How and When Trump Could Reduce the Deficit

Image for post
Image for post

Recently released data shows that the annual federal government budget deficit for the fiscal year 2019 increased to nearly $1 trillion. That’s more than 25% higher than the $779 billion deficit incurred during fiscal 2018. President Trump said during his campaign for president in 2016, that he would reduce the annual deficit. How will he do that?

First, let’s recognize the cause of the increase in the deficit. Contrary to what is being reported in the media, the tax cuts enacted in 2018 did not add one penny to the deficit. Total tax revenues were slightly higher in 2018 than in 2017. And tax revenues were higher in fiscal 2019 than in 2018. After the tax cut revenues did not decline so the tax cut did not add to the deficit.

Increased spending caused the deficit to increase.

Spending increased by $420 billion in 2019, causing an increase in the deficit. In order to reduce the deficit government spending will have to be reduced. That won’t be easy.

This year, the federal government will spend $4.5 trillion dollars. Although tax revenue will increase again this year, the deficit is likely to exceed $1 trillion because spending will increase faster than tax revenue. Spending has to be cut if the deficit is to be reduced or eliminated.

Politically, Trump is unable to reduce spending this year, but in 2021 Trump will likely confront this issue. The difficulty he faces is because more than 70% of the spending is currently viewed as untouchable.

This year the federal government will spend $2.8 trillion on Social Security, Medicare and Medicaid. Politically any cuts in this area are impossible, especially in a presidential election year. That represents 62% of spending.

Interest on the public debt will be $400 billion this year. That’s almost 9% of the budget and since the interest must be paid, that can’t be reduced either. That means 71% of spending, more than $3.1 trillion, is “untouchable.”

Of the remaining $1.4 trillion about half is spent on defense and the other half on domestic programs. With the current makeup of Congress where the Dems control the House of Representatives and the GOP controls the Senate, reducing spending on defense and domestic programs is also nearly impossible.

That’s because Trump recognized that the military was decimated during the prior administration. He needed to increase defense spending to rebuild the military. But the Dems in the House said they would only agree to increase defense spending if the increases were matched by similar increases in domestic spending.

So how will Trump fix this?

Defense spending, domestic program spending and interest on the public debt can probably not be reduced significantly. But the entitlements may be another story.

When Social Security was passed in the mid-1930s an American collected benefit at age 65. Since the life expectancy was 67, retirees collected for two years. In the mid-1960s when Medicare was passed, Americans collected the benefit at age 65. The life expectancy was 70, so people would only collect for five years.

With advancements in medical science life expectancy has increased significantly, yet the age to collect benefits remains at 65 for Medicare and now 67 for Social Security. The average life expectancy today is 76 for males and 81 for females. Most investment advisors say that retirees should plan to live 18–20 years after retirement.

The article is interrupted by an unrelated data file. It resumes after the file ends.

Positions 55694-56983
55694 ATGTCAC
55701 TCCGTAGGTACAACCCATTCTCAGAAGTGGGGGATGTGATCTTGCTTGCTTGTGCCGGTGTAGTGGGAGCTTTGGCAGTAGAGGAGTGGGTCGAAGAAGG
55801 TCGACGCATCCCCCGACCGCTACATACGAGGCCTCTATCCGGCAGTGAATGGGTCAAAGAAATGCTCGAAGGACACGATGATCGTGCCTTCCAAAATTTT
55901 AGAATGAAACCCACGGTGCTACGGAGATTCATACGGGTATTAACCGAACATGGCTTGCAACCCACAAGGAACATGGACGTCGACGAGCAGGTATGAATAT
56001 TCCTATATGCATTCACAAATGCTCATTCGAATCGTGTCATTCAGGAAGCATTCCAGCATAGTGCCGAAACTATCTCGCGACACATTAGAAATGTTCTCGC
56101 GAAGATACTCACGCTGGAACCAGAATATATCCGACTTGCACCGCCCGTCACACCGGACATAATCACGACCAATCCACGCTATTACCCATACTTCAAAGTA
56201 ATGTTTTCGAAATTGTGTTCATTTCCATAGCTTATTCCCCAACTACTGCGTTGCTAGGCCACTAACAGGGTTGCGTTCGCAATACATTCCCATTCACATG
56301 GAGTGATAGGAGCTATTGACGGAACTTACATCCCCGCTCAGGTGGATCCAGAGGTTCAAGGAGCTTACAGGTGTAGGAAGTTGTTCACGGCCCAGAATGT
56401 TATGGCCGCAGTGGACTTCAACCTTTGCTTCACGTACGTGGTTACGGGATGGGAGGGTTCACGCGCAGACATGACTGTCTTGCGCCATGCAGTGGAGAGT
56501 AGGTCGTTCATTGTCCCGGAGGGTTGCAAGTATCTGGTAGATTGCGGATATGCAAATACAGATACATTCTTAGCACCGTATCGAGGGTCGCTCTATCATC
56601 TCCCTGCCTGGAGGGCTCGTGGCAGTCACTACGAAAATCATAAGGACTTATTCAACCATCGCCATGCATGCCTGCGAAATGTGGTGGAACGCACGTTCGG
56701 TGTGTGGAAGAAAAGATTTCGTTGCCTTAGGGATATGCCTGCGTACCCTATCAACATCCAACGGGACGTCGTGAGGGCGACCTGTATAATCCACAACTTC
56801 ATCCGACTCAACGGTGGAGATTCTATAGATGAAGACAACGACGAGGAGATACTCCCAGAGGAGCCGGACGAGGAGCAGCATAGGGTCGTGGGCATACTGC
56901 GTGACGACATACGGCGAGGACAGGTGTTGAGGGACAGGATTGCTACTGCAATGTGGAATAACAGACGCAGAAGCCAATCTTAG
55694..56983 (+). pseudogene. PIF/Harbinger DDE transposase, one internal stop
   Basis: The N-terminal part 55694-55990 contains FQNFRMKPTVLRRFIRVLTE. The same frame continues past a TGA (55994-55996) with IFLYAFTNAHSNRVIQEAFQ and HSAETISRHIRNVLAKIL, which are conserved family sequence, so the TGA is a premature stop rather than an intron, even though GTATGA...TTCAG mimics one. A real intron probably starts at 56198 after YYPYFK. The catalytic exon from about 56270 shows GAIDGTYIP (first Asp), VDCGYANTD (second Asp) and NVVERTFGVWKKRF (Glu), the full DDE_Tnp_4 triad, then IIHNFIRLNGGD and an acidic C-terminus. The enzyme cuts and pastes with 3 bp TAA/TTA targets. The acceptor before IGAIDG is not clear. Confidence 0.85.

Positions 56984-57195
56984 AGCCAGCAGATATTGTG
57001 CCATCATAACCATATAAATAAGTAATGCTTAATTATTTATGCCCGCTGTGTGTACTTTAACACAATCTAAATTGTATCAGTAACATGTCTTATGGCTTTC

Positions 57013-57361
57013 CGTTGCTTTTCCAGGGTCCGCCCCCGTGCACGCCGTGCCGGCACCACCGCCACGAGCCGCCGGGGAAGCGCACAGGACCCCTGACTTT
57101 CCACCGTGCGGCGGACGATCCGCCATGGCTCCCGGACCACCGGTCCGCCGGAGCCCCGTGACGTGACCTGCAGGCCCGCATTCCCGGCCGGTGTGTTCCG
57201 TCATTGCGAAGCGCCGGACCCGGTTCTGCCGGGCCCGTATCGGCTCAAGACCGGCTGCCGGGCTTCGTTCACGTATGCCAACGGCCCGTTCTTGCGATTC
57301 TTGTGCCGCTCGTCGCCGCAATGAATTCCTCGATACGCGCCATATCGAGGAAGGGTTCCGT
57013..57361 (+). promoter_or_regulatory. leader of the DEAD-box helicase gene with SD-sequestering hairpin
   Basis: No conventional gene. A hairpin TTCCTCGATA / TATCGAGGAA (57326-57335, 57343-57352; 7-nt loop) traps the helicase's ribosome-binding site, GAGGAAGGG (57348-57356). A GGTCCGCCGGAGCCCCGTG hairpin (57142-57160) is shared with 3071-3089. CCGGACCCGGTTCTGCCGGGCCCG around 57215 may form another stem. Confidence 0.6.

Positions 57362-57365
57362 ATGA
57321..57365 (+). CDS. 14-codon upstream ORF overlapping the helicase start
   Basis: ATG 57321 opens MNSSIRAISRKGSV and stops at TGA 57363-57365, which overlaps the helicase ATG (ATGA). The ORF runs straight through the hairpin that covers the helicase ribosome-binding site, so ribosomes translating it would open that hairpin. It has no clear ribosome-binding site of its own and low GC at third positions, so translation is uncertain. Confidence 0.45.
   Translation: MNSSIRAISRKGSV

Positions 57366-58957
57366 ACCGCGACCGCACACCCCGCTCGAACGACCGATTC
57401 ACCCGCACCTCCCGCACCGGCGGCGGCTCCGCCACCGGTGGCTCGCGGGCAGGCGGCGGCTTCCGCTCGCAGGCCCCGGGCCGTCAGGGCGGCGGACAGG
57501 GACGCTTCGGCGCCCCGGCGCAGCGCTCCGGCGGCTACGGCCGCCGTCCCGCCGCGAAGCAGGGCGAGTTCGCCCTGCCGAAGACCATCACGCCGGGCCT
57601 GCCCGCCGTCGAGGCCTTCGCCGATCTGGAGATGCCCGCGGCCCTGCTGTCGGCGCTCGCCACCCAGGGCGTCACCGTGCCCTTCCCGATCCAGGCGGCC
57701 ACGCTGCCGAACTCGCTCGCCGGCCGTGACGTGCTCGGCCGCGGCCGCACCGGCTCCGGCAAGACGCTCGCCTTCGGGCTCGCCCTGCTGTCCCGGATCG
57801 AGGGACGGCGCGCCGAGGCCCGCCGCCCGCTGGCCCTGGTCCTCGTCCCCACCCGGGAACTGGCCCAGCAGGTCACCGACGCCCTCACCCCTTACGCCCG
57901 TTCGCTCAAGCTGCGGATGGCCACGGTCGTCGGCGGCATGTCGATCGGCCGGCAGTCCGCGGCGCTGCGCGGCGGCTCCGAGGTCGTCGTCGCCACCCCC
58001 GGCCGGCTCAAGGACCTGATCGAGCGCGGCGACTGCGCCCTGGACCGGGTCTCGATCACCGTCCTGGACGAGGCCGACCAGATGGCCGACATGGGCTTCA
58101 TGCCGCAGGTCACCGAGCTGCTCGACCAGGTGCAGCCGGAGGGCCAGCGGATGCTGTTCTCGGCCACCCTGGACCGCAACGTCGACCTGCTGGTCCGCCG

As medical science continues to advance, life expectancies could rise significantly. Some futurists predict that Americans could live to be 125 years old by 2070. If that’s true, under current laws, an American could work for 40 or 45 years and then collect Social Security and Medicare benefits for the next 50 years or so. Obviously that is not sustainable.

Remember both Social Security and Medicare are “pay as you go” systems meaning that those who are contributing to the system today are paying the benefits for those who collect. That system works as long as we have 6 or 7 people contributing to each one collecting. That number is down to less than 3 workers per collector. It will drop lower as people live longer.

There really is no good solution to this problem. No good solution to a problem means we look for the solution that is least bad.

Benefits cannot and should not be decreased for those who currently depend on them. And raising the Social Security tax to 14.8% of wages instead of the current 12.4% as some have suggested, would put a drag on economic growth and could result in less revenue, not more.

If taxes can’t increase and current spending levels can’t decrease, then what is the answer? The solution is to have fewer people collecting in the future while having more people contributing. The way that happens is to significantly raise the retirement age.

The age to begin collecting will have to increase to at least 70 and eventually 72 or even 75. That way more people are working and retirees will collect only for about 10 to 20 years. This won’t affect anyone already collecting or anyone who is five years or so away from retirement.

Trump realizes there is nothing he can do until after the 2020 election. He is hoping after he wins re-election, his coattails lead to a GOP majority in the House and a larger GOP majority in the Senate. Then he can take action to gradually raise the retirement age.

While that won’t be popular, it is the least bad solution. And it will reduce the deficit.

Dr. Busler is an economist and a public policy analyst. He is a Professor of Finance at Stockton University. His op-ed columns appear in Townhall, Newsmax.

Get the Medium app

A button that says 'Download on the App Store', and if clicked it will lead you to the iOS App store
A button that says 'Get it on, Google Play', and if clicked it will lead you to the Google Play store